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Beads are thought to be one of the earliest forms of trade between members of the human race. It is believed that bead trading was one of the reasons why humans developed language. Beads are said to have been used and traded for most of mankind's history.
Beading comes from both African and Indigenous cultures. For the Indigenous, after beads were first introduced to the Native Americans by the Europeans in the 16th century, they became a staple of Native American art. For Africans, the Krobo and Ashanti people have long been responsible for crafting beautiful, vibrant glass beads. Today, beads from this region can be identified by distinctive attributes as being one of four main styles: clear/translucent beads, powdered glass beads, painted glass beads, and seed beads.
Beads have been made of glass for over 5,000 years. The discovery of fire was the essential step in glass bead making. There is evidence as early as 2340-2180 BC in Mesopotamia of a method known as "core-forming" where they used a metal mandrel with pieces of glass held over a flame.
The art of making glass beads originated in Venice, Italy. We know that this area had a flourishing industry in the production of beads by the early 14th century. From there the production of beads moved to other parts of Europe, the most notable being Bohemia, France, England, and Holland.
Millefiori (thousand flower) beads from Venice, Italy were one of the most commonly traded beads, and are commonly known as "African trade beads." They were produced by creating flowers or stripes from glass canes that were then cut and moulded onto a core of solid color.
The earliest bead dates are debated between 300,000-100,000 B.C.E. and 43,000-38,000 B.C.E. Early beadwork used thread to attach beads together. These threads varied based on materials available, but ranged from sinew to fiber threads from plants
More complex glass beads, such as mosaic or 'millefiori' beads, were developed in Mesopotamia about 3,500 years ago. Further refined by the Syrians and Egyptians, these sophisticated beads were traded as far north as Scandinavia
Beads are playing an integral role in repairing cultural ties and spiritual beliefs to Indigenous artists. Beadwork has been, and will continue to be significant in representing Indigenous resiliency as well as highlighting the distinct cultural value of Indigenous people.
Beads were first made in Africa from organic materials like bone, shells and seeds many thousands of years ago. In more recent times, imported glass beads dating back to the mid-11th century have been found in present-day South Africa and Zimbabwe
The first glass beads arrived in West Africa before the 15th century via the trans-Saharan trade with North Africa. The importance of such trade was recorded in the writings of Arab travelers during the 12th to 14th centuries. By medieval times, the trans-Saharan trade was well established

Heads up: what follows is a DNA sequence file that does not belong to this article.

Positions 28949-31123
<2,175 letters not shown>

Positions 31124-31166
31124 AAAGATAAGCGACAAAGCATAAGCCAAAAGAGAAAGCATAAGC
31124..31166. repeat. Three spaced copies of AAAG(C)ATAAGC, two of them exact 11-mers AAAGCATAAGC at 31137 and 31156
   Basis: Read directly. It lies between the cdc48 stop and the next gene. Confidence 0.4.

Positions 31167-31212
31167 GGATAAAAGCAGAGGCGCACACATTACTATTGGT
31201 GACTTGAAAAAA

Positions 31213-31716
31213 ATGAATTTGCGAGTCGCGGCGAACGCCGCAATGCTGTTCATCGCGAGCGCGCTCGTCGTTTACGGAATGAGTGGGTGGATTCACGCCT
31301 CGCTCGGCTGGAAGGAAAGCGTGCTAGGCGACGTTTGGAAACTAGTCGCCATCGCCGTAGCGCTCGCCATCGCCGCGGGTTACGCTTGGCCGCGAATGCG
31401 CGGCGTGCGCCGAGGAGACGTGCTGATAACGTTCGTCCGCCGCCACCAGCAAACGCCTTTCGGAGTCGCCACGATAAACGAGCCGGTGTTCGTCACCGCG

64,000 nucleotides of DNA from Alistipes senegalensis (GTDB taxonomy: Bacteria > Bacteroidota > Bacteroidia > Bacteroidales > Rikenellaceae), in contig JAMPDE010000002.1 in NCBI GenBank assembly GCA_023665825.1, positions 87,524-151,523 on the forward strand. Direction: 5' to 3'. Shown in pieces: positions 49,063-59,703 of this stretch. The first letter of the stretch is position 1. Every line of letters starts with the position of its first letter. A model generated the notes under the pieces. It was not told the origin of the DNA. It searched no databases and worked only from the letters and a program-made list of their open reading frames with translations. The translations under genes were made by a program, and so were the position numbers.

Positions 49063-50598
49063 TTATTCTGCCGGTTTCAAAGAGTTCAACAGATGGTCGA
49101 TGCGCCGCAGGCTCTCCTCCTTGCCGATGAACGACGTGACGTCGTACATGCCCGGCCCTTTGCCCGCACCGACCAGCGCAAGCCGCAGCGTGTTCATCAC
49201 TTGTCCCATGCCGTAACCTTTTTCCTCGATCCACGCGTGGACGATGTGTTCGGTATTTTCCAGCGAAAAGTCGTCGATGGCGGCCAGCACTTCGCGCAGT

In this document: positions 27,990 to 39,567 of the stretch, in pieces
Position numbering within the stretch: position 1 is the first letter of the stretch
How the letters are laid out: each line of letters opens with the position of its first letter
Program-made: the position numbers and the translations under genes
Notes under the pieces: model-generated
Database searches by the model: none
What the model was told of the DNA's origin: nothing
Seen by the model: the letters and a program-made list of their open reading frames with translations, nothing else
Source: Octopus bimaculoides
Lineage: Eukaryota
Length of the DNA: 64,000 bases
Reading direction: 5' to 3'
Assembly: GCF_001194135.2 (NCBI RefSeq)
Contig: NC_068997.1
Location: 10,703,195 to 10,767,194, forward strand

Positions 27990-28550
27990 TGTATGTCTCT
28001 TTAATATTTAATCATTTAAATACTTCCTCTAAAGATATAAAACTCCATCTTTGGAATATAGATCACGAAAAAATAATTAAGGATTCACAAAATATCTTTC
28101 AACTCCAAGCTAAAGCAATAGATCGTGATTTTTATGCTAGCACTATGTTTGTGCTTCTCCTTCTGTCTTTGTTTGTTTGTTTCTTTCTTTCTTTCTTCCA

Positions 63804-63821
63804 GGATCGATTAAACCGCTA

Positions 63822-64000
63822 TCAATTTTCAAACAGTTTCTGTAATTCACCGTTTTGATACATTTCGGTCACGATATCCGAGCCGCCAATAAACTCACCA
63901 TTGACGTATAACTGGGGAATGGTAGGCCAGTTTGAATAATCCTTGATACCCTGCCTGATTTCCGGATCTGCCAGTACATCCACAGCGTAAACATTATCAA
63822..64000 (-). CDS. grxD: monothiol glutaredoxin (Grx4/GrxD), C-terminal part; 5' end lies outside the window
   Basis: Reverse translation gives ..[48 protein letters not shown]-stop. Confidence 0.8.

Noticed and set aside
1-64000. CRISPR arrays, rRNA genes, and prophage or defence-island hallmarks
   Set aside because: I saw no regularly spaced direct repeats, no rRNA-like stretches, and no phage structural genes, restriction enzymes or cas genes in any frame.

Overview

The Krobo and Ashanti people have long been responsible for crafting beautiful, vibrant glass beads. Today, beads from this region can be identified by distinctive attributes as being one of four main styles: clear/translucent beads, powdered glass beads, painted glass beads, and seed beads
Beads were first made in Africa from organic materials – like bone, shells and seeds – many thousands of years ago. In more recent times, imported glass beads dating back to the mid-11th century have been found in present-day South Africa and Zimbabwe.
Beads are an integral part of African history from time immemorial. They function as money, they possess power, they indicate wealth, they are spiritual talismans, and they form coded messages.
Waist beads have a long history in Africa and are worn for various reasons and purposes. They are a symbol and celebration of womanhood, sexuality, femininity, fertility, healing, spirituality, body shaping, first menses, protection, seduction, and wealth, amongst other things.
Beads also are an integral part of African history from time immemorial. They function as money, they possess power, they indicate wealth, they are spiritual talismans, and they form coded messages.
Different tribes used different colors and patterns. The Maasai people of Kenya create beaded work that exemplify cultural values and traditions. The women of the group are in charge of beading. The Maasai have been beading for a very long time with beads created from clay, wood, bone, copper, and brass.
Native American beadwork like quill is a decorative art form. Utilitarian goods such as clothing, dwellings, horse gear and utensils were at one time ornamented with quill work and beadwork. Over time, the older ways of life have disappeared. Even though clothing and dwelling styles have changed, and the original needs for horse gear and certain utensils have vanished, decorative beadwork continues to flourish. As Indigenous peoples encountered white settlers, clothing styles changed. For example, articles of clothing previously made from buffalo skins began to be made from wool or cotton. Although the basic materials changed, Native Americans continued to decorate their clothing with beadwork. During the mid-1800s, trade goods such as beads were readily available. www.kshs.org/kansapedia/native-american-beadwork/17880
This fascinating 5 part series 'World on a String' by Diana Friedberg, documents and highlights beading from the earliest evolutionary evidence through to modern day culture and design from around the world.
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